Software Transcoding

2 minute read

Software transcoding is by far the most accessible solution for must users because it can run on whatever computer you already have. However, it is not without it’s “gotchas”.

Codecs, like music, can be licensed. If the codec is not freely useable by the public, then the manufacturer needs to license the codec for use by a software manufacturer. Such is the case with Apple’s ProRes codec. While the ProRes codec can be encoded and decoded on virtually any Apple computer, Apple has not issued a blanket license to Microsoft Windows. This means video software manufacturers need to request a license from Apple. Unfortunately, many software transcoders have incorporated unlicensed Apple ProRes encoders within their software. Unlicensed ProRes implementations have no quality control and may fail QC. For professional deliverables it is strongly recommended to use licensed ProRes implementations.

Many software transcoders will leverage your GPU, or Graphics Processing Unit (your graphics card) to speed up video transcoding. While the speed increase is a plus, performance (and quality!) can vary wildly between graphics cards and transcoding softwares. Always check to see if your transcoder will leverage your GPU.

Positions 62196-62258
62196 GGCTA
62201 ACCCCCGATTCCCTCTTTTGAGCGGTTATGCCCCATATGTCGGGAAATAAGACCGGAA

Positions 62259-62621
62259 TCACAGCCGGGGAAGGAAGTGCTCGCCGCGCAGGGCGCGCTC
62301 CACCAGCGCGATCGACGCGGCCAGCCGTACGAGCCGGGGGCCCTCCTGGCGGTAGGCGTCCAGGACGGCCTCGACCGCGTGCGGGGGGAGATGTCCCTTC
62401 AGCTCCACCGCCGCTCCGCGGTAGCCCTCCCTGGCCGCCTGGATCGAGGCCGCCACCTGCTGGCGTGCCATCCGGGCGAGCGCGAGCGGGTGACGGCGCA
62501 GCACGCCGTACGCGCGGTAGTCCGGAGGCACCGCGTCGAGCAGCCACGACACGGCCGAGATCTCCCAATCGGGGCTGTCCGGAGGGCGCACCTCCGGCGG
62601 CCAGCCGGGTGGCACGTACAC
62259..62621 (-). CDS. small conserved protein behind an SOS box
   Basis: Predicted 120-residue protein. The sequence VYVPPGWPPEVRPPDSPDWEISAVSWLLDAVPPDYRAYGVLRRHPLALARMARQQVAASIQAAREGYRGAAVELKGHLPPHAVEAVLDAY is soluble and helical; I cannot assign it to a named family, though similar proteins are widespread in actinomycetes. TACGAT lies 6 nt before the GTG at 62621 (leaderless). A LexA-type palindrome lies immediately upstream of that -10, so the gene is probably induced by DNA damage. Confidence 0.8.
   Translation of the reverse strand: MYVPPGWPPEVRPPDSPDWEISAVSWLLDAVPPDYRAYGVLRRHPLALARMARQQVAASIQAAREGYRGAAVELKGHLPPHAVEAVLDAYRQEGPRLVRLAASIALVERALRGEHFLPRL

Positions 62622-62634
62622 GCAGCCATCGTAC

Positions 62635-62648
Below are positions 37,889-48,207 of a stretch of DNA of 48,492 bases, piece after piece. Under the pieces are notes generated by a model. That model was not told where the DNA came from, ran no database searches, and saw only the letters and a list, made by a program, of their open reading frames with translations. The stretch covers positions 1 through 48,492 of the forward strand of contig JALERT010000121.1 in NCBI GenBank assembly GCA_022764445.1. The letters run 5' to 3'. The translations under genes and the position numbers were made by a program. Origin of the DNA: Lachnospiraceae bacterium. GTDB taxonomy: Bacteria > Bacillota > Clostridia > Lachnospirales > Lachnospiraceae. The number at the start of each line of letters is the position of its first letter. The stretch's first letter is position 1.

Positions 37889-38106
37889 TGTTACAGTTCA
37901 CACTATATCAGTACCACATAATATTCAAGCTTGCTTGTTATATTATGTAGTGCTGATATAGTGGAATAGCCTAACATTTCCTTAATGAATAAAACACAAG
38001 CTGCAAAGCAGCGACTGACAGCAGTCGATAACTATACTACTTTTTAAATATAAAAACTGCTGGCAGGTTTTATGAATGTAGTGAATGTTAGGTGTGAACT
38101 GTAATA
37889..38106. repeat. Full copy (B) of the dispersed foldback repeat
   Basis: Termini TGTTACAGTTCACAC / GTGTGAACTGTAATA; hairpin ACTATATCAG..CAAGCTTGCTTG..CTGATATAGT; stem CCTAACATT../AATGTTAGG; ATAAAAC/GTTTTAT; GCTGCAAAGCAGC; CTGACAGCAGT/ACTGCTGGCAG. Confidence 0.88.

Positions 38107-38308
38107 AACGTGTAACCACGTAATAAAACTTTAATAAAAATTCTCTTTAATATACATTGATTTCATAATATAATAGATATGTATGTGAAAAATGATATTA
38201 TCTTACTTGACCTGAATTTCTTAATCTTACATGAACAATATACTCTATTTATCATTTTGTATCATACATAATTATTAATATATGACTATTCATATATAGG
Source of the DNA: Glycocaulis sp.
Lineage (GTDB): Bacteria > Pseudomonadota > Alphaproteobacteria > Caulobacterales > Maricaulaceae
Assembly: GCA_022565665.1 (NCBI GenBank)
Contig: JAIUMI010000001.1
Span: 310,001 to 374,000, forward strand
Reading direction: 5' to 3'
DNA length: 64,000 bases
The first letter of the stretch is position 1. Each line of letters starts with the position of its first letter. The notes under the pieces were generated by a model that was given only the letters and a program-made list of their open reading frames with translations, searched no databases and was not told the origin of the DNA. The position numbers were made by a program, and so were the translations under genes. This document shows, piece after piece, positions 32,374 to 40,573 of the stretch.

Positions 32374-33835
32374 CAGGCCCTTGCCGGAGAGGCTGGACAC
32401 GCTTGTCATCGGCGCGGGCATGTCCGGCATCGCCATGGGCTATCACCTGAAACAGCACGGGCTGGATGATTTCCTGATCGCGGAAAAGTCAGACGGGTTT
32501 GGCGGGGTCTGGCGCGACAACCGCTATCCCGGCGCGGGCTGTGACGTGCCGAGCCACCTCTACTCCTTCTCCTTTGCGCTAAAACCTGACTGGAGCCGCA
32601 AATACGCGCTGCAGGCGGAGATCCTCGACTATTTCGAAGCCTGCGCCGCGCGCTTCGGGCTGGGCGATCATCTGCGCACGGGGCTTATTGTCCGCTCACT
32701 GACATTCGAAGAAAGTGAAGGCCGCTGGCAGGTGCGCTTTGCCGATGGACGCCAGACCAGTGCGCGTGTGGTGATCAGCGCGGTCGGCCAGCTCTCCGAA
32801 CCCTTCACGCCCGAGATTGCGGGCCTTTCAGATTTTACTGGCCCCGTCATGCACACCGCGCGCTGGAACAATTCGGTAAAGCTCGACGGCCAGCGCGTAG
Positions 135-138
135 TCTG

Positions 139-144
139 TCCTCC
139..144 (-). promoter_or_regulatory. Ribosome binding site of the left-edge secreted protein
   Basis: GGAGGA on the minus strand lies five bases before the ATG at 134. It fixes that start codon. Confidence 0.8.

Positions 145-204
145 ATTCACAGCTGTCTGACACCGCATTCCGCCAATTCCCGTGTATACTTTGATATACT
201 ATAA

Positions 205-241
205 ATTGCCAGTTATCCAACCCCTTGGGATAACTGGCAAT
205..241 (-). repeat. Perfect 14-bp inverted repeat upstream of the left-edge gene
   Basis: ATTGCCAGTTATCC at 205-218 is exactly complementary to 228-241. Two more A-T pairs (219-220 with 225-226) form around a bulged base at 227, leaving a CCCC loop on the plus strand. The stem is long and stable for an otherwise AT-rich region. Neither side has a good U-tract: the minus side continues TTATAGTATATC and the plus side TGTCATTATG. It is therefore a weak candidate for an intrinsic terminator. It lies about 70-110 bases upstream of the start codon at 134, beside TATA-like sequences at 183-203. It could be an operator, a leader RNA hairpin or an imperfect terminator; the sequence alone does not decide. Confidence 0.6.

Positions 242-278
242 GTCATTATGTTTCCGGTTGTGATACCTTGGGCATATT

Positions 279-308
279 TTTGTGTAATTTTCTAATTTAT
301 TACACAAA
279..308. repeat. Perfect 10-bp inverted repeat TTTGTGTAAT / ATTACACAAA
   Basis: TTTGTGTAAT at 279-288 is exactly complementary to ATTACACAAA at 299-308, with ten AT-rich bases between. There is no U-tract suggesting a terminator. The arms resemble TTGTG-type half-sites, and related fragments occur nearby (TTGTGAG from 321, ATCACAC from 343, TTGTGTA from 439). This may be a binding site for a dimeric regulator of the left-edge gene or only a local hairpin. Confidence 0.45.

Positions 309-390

Robust transcoders may also provide for distributed transcoding, that is, using network resources to split up your transcode task and leverage the speed of multiple computers connected to your network. These systems usually require a fair amount of setup to optimize, and often fail to transcode as quickly as anticipated. The process of splitting up a transcode into many smaller pieces, then recombining those pieces often yields diminishing returns. Distributed transcoding in bulk is traditionally more useful than accelerating a single file transcode.

Most basic transcoding tools require three things: a source file, the parameters for the transcode, and a destination location for the finished file. Some basic transcoding tools include: Apple’s Compressor, Adobe Media Encoder, and Handbrake.

Larger scale or enterprise transcoders have additional features which are useful when large amounts of transcodes are needed. These features may include: public and private watch folders, decision-based transcoding that is dependent on the audio, video, and metadata present in the file, embedding/de-embedding of closed caption files, automated QC, and our next topic: actual delivery of the files. Common tools include Telestream Vantage and Root6 Content Agent.

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